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Targeting Russian oligarchs, U.S. seeks 'superyacht' worth up to $735 million 

Authorities set their sights on elites with ties to Vladimir Putin as he continues "to wage the ongoing, unprovoked invasion of Ukraine," the Treasury Department said.
The Dilbar, a luxury yacht owned by Russian billionaire Alisher Usmanov, sails in the Bosphorus in Istanbul on May 29, 2019.
The Dilbar, a luxury yacht owned by Russian billionaire Alisher Usmanov, sails in the Bosporus in Istanbul on May 29, 2019.Yoruk Isik / Reuters file

In response to the invasion of Ukraine, the U.S. announced Thursday it is targeting some of Russia's wealthiest men — and seeking to take their opulent possessions, such as a "superyacht" worth as much as $735 million.

The State Department and the Treasury Department’s Office of Foreign Assets Control named a host of oligarchs, their family members and other Russian organizations, all with close ties to President Vladimir Putin.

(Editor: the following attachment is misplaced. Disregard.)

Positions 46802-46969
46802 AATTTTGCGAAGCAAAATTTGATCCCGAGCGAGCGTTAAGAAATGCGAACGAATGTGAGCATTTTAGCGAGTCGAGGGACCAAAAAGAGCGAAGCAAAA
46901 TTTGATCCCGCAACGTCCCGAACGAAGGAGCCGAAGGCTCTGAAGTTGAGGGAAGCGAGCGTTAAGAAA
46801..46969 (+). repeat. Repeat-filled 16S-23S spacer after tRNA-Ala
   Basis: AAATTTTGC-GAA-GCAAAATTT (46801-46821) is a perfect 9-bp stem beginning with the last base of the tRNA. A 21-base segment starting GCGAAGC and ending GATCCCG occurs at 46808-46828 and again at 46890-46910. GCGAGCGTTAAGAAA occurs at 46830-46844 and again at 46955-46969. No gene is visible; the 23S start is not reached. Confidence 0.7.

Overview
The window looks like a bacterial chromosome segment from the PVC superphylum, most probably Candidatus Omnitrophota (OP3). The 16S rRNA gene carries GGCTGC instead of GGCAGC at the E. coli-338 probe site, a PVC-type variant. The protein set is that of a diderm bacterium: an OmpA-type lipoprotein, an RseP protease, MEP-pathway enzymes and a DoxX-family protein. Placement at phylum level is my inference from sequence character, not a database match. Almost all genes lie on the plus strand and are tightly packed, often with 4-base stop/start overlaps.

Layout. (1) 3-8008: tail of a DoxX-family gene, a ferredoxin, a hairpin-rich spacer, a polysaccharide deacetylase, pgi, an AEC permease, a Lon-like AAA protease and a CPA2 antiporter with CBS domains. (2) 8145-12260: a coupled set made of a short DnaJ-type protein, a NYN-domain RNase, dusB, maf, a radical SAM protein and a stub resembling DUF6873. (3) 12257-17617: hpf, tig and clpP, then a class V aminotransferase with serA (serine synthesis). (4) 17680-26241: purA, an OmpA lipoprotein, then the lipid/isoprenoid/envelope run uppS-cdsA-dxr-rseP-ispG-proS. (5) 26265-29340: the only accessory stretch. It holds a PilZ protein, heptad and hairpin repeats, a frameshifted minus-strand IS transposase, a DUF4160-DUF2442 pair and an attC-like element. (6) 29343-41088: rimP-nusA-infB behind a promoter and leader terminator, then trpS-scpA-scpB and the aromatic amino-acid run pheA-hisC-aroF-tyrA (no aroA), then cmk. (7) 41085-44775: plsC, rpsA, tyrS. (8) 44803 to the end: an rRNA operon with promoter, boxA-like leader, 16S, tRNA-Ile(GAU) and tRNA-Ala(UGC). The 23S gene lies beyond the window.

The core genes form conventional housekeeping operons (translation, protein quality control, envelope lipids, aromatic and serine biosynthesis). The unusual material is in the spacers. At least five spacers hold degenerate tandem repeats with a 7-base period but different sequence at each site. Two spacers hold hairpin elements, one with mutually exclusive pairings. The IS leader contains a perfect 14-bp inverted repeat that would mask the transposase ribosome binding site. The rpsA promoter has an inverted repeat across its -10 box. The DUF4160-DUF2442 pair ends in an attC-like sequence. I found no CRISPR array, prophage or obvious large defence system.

At the top of the list was mining and mineral magnate Alisher Usmanov and his floating palace, the Dilbar.

U.S. authorities said they want to seize the superyacht, which has two helipads and one of the world's largest indoor pools on a boat.

The Cayman Islands-flagged vessel is believed to be worth $600 million to $735 million.

“Treasury is committed to holding Russian elites to account for their support of President Putin’s war of choice,” Treasury Secretary Janet Yellen said in a statement.

Alisher Usmanov speaks at his office in Moscow on April 6, 2017.
Alisher Usmanov in his office in Moscow in April 2017.Andrey Rudakov / Bloomberg via Getty Images file

“Today, across the U.S. government and in coordination with partners and allies, we are demonstrating our commitment to impose massive costs on Putin’s closest confidants and their family members and freeze their assets in response to the brutal attack on Ukraine. We also continue to target Russia’s destabilizing disinformation efforts.”

The sanctions list also includes the energy tycoon Nikolay Tokarev, his real estate executive daughter, Maiya Tokareva, the businessman Yevgeniy Prigozhin and several companies responsible for disinformation, officials said.